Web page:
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Heart Disease 
In my opinion the heart is one of the most interesting parts of the body, containing many vessels, valves, arteries, electrical impulses, and chambers. The heart is said to beat around 100,000 times every day and about 3 billion beats in a person’s lifetime. It pumps blood all over the body providing oxygen and nutrients to the tissues, and removing wastes such as carbon dioxide. Though the heart is approximately the size of a big fist, it is the support system of the body. If the heart is unable to deliver blood to the organs and tissues, they will die. The cause of the heart being unable to do its job to supply blood is known as heart disease.  
While the heart is a major organ it is also a muscle, meaning it needs an active supply of oxygen and nutrients. Once the blood leaves the heart through the aortic valve, two sets of arteries bring oxygenated blood to nourish the heart. Any obstacle that prevents oxygen from getting to the heart can cause a heart attack or damage to the muscle of the heart. During a heart attack the heart is being severely damaged, but it is still beating. Though a heart attack can lead to cardiac arrest which is when the heart completely stops beating. Treatments for heart attacks include many effective techniques to maintain a healthier heart. Normally patients are put in coronary care units for monitoring and care. Patients are treated with intravenous morphine, catheters, or thrombolytic drugs. Even though heart attacks are one of the top causes of death in America, many people survive them and can usually live a normal life after as long as they abide by what their doctor has told them to do. 
Classification of heart disease based on causative factors are in two categories known as congenital and rheumatic. Congenital is heart disease present at birth and are typically due to defects in development of the fetus. One defect is the obstruction of or narrowing of the pulmonary artery which prevents blood from passing in sufficient quantity from the right ventricle to the lungs.  Many cases show that several heart defects occur together. The most shared combination is that of four defects known as the tetralogy of Fallot. The victim of this disease is known to have blueness to the skin and to mucous membranes which is caused by a relative lack of oxygen. Recently it has become easier to heal many congenital defects by heart surgery. Rheumatic is heart disease that begins an attack of rheumatic fever in childhood. Streptococcal infections are indirectly responsible for rheumatic fever and rheumatic heart disease. There is a toxin that is produced by streptococci that causes an immune reaction that will possibly be followed by rheumatic fever a few weeks later. The antibodies that are produced to combat the toxin that attacks the heart valves, which is a condition known as rheumatic endocarditis. During rheumatic endocarditis the heart valves become inflamed which interferes with blood flow. There is an antibiotic treatment, but many children do not get adequate treatment and become a victim to rheumatic heart disease.  
The average adult heart beats around sixty to eighty times per minute, meaning that when it does not beat at the average rate complications could occur such as stroke and heart failure. The term for when a heart beats irregularly, whether it beats too fast or too slow, is called arrhythmia. Arrhythmias normally appear when the electrical signals to heart which coordinate heartbeats are not working accurately. Symptoms of arrhythmia depend on which category of irregular heartbeats the patient goes through. A faster heartbeat than usual is known as tachycardia and some symptoms include breathlessness, dizziness, chest pain, and lightheadedness. A slower heartbeat than normal is known as bradycardia and some symptoms of this include chest pain, fatigue, palpitations, and confusion. There are many treatment options for people suffering from tachycardia such as medications, cardioversion, surgery, or therapy. The treatments options for bradycardia normally depend on the underlying condition that might be causing bradycardia. If there is no underlying condition found the doctor may insert a pacemaker.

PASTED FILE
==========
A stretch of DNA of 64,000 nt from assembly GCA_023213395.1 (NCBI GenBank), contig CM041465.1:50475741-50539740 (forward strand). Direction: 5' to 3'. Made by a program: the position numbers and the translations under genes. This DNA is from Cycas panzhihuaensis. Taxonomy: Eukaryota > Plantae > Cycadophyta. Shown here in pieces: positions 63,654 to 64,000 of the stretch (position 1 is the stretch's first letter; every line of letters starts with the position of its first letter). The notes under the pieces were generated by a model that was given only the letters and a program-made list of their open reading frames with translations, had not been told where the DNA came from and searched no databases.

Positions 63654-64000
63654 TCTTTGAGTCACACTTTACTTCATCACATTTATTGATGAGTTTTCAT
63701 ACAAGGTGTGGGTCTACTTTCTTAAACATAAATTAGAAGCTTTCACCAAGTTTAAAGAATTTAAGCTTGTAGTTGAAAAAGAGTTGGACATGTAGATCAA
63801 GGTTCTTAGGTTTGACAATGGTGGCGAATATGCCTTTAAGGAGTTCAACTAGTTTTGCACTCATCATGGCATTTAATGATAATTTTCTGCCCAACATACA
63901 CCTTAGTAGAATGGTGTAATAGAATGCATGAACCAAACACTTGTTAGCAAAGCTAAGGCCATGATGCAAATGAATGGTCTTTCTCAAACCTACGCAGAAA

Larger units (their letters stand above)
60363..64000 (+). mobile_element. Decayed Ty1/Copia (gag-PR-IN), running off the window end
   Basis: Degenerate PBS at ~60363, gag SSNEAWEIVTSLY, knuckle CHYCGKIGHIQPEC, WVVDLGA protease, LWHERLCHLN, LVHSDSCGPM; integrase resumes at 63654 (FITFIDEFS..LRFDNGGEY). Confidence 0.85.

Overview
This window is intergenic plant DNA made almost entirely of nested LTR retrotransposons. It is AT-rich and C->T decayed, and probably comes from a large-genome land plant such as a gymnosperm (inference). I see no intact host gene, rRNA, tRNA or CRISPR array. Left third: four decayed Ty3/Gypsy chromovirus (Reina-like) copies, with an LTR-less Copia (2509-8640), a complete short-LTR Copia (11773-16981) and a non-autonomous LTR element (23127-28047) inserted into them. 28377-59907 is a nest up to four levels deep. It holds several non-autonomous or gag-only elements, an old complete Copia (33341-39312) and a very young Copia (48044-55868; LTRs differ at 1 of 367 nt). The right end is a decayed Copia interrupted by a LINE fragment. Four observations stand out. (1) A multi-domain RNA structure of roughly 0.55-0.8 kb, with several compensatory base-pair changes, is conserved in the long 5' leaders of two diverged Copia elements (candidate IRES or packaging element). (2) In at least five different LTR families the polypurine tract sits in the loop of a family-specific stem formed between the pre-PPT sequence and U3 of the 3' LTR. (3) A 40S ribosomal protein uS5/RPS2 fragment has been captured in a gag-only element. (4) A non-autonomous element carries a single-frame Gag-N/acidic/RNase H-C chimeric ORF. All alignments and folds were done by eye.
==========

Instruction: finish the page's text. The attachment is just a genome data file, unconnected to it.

A heart has four valves that keep blood flowing the appropriate direction. The valves are identified as the mitral valve, the tricuspid valve, the pulmonary valve, and the aortic valve. When one or more these valves are not working properly it is known as heart valve disease. In various cases the valves do not open or close accurately causing the flood flow through the heart to the body to become disrupted. Types of heart valve disease incorporate regurgitation which is when the valves do not close correctly causing blood to leak backwards in the heart, stenosis in which the valve openings become narrow and reduces blood flow, and atresia which is when a solid sheet of tissue blocks the blood flow between the chambers of the heart.  Heart valve disease may appear at birth or it can occur in adults due to infections and other heart conditions. Symptoms of heart valve disease include fatigue, swelling of ankles or feet, dizziness, fainting, or a heart murmur. The treatment depends on which valve has been affected and severity of the disease. Sometimes the disease requires surgery to substitute or mend the heart valve.
 Although the heart can become a victim of many diseases, doctors have come up with many solutions to heart disease. They have discovered many new drugs and have made great advancements in surgery. Doctors have even transplanted hearts and have even established machines that can momentarily do the functions of the heart. Today, many researchers in cardiology concentrates on learning more about the cause of heart disease to reduce sickness and even death.